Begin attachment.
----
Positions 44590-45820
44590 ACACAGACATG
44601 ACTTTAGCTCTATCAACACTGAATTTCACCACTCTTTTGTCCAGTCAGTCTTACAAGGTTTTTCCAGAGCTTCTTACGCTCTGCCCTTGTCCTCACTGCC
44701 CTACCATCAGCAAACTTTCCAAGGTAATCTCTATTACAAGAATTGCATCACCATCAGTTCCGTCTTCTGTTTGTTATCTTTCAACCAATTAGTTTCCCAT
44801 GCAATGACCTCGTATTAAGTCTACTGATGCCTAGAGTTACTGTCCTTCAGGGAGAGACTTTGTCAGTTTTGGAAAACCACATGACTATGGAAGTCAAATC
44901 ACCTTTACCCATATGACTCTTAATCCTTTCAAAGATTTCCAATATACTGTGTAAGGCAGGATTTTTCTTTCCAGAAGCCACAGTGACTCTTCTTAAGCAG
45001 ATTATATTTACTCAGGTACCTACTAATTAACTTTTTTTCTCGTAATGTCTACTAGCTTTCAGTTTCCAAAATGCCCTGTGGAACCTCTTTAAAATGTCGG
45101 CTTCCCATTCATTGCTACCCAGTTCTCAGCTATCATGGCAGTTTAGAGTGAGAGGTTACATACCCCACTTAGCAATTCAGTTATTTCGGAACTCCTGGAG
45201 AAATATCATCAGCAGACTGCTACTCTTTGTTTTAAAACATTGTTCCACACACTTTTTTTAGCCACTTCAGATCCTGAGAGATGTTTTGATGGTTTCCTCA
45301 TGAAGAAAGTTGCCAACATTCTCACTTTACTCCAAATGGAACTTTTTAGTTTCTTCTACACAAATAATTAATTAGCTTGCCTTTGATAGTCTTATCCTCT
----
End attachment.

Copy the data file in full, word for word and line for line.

Positions 44590-45820
44590 ACACAGACATG
44601 ACTTTAGCTCTATCAACACTGAATTTCACCACTCTTTTGTCCAGTCAGTCTTACAAGGTTTTTCCAGAGCTTCTTACGCTCTGCCCTTGTCCTCACTGCC
44701 CTACCATCAGCAAACTTTCCAAGGTAATCTCTATTACAAGAATTGCATCACCATCAGTTCCGTCTTCTGTTTGTTATCTTTCAACCAATTAGTTTCCCAT
44801 GCAATGACCTCGTATTAAGTCTACTGATGCCTAGAGTTACTGTCCTTCAGGGAGAGACTTTGTCAGTTTTGGAAAACCACATGACTATGGAAGTCAAATC
44901 ACCTTTACCCATATGACTCTTAATCCTTTCAAAGATTTCCAATATACTGTGTAAGGCAGGATTTTTCTTTCCAGAAGCCACAGTGACTCTTCTTAAGCAG
45001 ATTATATTTACTCAGGTACCTACTAATTAACTTTTTTTCTCGTAATGTCTACTAGCTTTCAGTTTCCAAAATGCCCTGTGGAACCTCTTTAAAATGTCGG
45101 CTTCCCATTCATTGCTACCCAGTTCTCAGCTATCATGGCAGTTTAGAGTGAGAGGTTACATACCCCACTTAGCAATTCAGTTATTTCGGAACTCCTGGAG
45201 AAATATCATCAGCAGACTGCTACTCTTTGTTTTAAAACATTGTTCCACACACTTTTTTTAGCCACTTCAGATCCTGAGAGATGTTTTGATGGTTTCCTCA
45301 TGAAGAAAGTTGCCAACATTCTCACTTTACTCCAAATGGAACTTTTTAGTTTCTTCTACACAAATAATTAATTAGCTTGCCTTTGATAGTCTTATCCTCT